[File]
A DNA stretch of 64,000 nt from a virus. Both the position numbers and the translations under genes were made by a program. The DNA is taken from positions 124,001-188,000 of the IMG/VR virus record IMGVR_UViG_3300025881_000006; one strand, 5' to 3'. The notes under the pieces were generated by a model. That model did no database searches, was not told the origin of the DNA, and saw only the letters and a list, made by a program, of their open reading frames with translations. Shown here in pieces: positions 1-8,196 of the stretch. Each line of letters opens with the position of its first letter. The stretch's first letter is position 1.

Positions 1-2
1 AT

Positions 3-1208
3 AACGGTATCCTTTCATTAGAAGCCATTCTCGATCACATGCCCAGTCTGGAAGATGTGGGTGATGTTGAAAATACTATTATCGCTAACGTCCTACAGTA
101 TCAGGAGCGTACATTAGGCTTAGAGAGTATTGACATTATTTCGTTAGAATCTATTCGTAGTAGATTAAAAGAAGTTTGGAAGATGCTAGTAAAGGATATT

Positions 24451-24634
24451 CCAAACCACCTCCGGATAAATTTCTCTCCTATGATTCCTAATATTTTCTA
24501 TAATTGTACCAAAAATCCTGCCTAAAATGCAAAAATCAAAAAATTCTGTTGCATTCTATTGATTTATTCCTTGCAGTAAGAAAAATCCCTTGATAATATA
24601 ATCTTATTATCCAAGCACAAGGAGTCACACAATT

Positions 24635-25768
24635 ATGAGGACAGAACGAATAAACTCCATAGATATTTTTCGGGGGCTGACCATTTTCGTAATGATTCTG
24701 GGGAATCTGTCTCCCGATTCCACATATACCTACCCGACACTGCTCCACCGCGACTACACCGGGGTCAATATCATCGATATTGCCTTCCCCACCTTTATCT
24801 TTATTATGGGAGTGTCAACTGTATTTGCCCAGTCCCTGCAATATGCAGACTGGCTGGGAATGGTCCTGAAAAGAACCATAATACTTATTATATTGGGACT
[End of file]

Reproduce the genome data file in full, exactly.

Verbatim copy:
A DNA stretch of 64,000 nt from a virus. Both the position numbers and the translations under genes were made by a program. The DNA is taken from positions 124,001-188,000 of the IMG/VR virus record IMGVR_UViG_3300025881_000006; one strand, 5' to 3'. The notes under the pieces were generated by a model. That model did no database searches, was not told the origin of the DNA, and saw only the letters and a list, made by a program, of their open reading frames with translations. Shown here in pieces: positions 1-8,196 of the stretch. Each line of letters opens with the position of its first letter. The stretch's first letter is position 1.

Positions 1-2
1 AT

Positions 3-1208
3 AACGGTATCCTTTCATTAGAAGCCATTCTCGATCACATGCCCAGTCTGGAAGATGTGGGTGATGTTGAAAATACTATTATCGCTAACGTCCTACAGTA
101 TCAGGAGCGTACATTAGGCTTAGAGAGTATTGACATTATTTCGTTAGAATCTATTCGTAGTAGATTAAAAGAAGTTTGGAAGATGCTAGTAAAGGATATT

Positions 24451-24634
24451 CCAAACCACCTCCGGATAAATTTCTCTCCTATGATTCCTAATATTTTCTA
24501 TAATTGTACCAAAAATCCTGCCTAAAATGCAAAAATCAAAAAATTCTGTTGCATTCTATTGATTTATTCCTTGCAGTAAGAAAAATCCCTTGATAATATA
24601 ATCTTATTATCCAAGCACAAGGAGTCACACAATT

Positions 24635-25768
24635 ATGAGGACAGAACGAATAAACTCCATAGATATTTTTCGGGGGCTGACCATTTTCGTAATGATTCTG
24701 GGGAATCTGTCTCCCGATTCCACATATACCTACCCGACACTGCTCCACCGCGACTACACCGGGGTCAATATCATCGATATTGCCTTCCCCACCTTTATCT
24801 TTATTATGGGAGTGTCAACTGTATTTGCCCAGTCCCTGCAATATGCAGACTGGCTGGGAATGGTCCTGAAAAGAACCATAATACTTATTATATTGGGACT